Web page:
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SAFETY OF AEROSOL VACCINES

Aerosol vaccination paradigms currently employ delivery of the vaccine directly into the nasal cavity, especially in infants that only breathe through their nasal passages. However, this strategy is not without risk as the proximity of the nasal passages to the olfactory region in the nasal turbinates could result in inadvertent CNS exposure especially if preexisting inflammation is already present in this region. In the case of an LAIV, vaccine could be absorbed from the olfactory mucosa and pass onto the neuronal cells and then onto other parts of the CNS [188]. The possibility for this to occur was studied in adults inhaling aerosols delivered via nasal spray pumps or nebulizers [188]. The study showed the spray pump could not deliver aerosols to the nasal cavity, but a nebulizer was able to do so in part because of the small particle size it could generate, which suggests that small aerosol particles could be deposited in the mucosa of the olfactory region. With the experience gathered from studies done using the inhaled virosomal influenza vaccine, incorporation of adjuvants for inhalation is moving forward with caution. Adjuvants such as Escherichia coli heat-labile toxin (LT) and cholera toxin (CT), while being effective mucosal adjuvants, are believed to target olfactory nerves [189]. Despite the numerous advantages that are associated with aerosol immunization for live-attenuated vaccines, hazards remain regarding potential for transmission of the aerosols generated by the administration device or patient to the vaccine administrators, as well as to the vaccinees’ contacts [126,190]. Several studies with measles, mumps, and rubella vaccines have indicated this potential, and there are documented seropositive responses to measles vaccine (presumably from the aerosol dispenser directly to vaccinators) as well as the previously mentioned LAIV transmission event documented in a daycare setting [126,191].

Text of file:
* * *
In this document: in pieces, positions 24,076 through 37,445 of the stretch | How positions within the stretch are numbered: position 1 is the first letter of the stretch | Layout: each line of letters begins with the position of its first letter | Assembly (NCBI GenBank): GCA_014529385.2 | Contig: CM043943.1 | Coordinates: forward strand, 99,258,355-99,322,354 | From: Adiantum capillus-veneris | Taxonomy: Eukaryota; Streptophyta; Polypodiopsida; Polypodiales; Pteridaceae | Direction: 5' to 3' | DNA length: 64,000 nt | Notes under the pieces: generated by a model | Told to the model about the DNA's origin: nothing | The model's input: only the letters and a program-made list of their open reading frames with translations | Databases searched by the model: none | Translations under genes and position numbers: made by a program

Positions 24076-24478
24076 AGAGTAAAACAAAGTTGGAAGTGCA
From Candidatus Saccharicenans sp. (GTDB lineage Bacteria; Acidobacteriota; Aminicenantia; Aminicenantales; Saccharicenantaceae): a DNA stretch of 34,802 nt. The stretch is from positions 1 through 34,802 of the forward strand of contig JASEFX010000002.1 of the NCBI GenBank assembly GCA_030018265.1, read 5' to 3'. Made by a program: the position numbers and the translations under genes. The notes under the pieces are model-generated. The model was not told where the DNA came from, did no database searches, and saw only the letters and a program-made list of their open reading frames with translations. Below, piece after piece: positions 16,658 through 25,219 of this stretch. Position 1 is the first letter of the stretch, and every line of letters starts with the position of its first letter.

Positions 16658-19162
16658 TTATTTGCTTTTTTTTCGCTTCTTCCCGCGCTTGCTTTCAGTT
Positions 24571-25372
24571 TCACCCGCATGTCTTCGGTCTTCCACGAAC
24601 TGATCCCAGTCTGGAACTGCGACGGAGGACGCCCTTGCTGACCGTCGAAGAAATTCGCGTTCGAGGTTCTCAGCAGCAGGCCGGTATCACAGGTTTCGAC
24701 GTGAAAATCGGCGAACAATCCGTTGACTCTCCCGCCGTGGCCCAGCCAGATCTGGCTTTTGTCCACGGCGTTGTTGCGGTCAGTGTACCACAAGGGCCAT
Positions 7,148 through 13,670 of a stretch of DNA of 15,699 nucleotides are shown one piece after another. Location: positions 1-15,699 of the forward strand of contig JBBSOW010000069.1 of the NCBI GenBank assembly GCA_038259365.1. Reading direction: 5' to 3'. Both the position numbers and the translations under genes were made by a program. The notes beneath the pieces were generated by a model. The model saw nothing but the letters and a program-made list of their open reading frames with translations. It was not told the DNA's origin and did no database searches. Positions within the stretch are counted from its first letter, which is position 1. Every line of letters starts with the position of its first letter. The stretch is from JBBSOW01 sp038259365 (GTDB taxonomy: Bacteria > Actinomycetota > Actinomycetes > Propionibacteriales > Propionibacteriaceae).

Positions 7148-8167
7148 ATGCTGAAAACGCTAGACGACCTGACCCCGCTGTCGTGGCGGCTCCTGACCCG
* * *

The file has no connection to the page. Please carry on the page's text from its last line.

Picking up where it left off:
Host biological processes in response to vaccination may contribute to vaccine- enhanced disease. There are a variety of host responses that help limit infections, mediate vaccine-enhanced disease, or aid in overall disease progression in the patient [192]. For RSV, enhanced respiratory disease (ERD) linked to formalin-inactivated alum-precipitated RSV (FI-RSV) vaccine has forever changed how inactivated RSV vaccines are considered for use in terms of their safety [193]. In the late 1960s, children immunized intramuscularly using the FI-RSV vaccine showed enhanced disease after natural exposure to RSV, with one study noting that 69% of children receiving the immunization had pneumonia compared to just 9% of nonimmunized children in the control group [193,194].

FI-RSV vaccine-enhanced disease was subsequently classified as a severe RSV infection including bronchiolitis and pneumonia, but the majority of the severe and/or fatal vaccinees showed profound mononuclear cell infiltrates as well as pulmonary eosinophilia [193,194]. It is now well substantiated that FI-RSV-enhanced disease includes pulmonary eosinophilia with a substantial inflammatory response [195-197]. The lack of the G protein or G protein CX3C motif during FI-RSV vaccination or RSV challenge of FI-RSV-vaccinated mice or treatment with antisubstance P or anti-CX3CR1 antibodies has been shown to reduce the enhanced pulmonary disease typically observed [195,197]. Therefore, aerosol delivery of FI-RSV or related inactivated RSV vaccines is expected to induce ERD; however, there are no data currently available to confirm this outcome for aerosol-delivered RSV vaccine. It is important to understand the host response to vaccination to avoid unintended biological complications.

Although there are no effective vaccines or drugs for the prevention or treatment of dengue virus, it is an example of a pathogen capable of causing immune-mediated disease [192]. Dengue induces alterations in vascular permeability, hence leading to the translocation of microbial products from the intestinal lumen into the systemic circulation without a concurrent bacteremia [192]. Like RSV, supportive care is the only available treatment. A few live-attenuated vaccine candidates have been tested including intertypic dengue chimeric strains, yellow fever 17D vaccine-dengue chimeras, and flavivirus-nonflavivirus recombinant vaccine vectors [192,198,199]. Passive immunization using antibodies appears to be a viable option relative to the utter lack of effective antiviral treatment options [200]. Presently, there are several vaccine candidates in various stages of testing. The chimeric tetravalent vaccine based on the yellow fever 17D vector may be available in the near future, hence pending the successful outcome of ongoing clinical trials [192,201,202].

 
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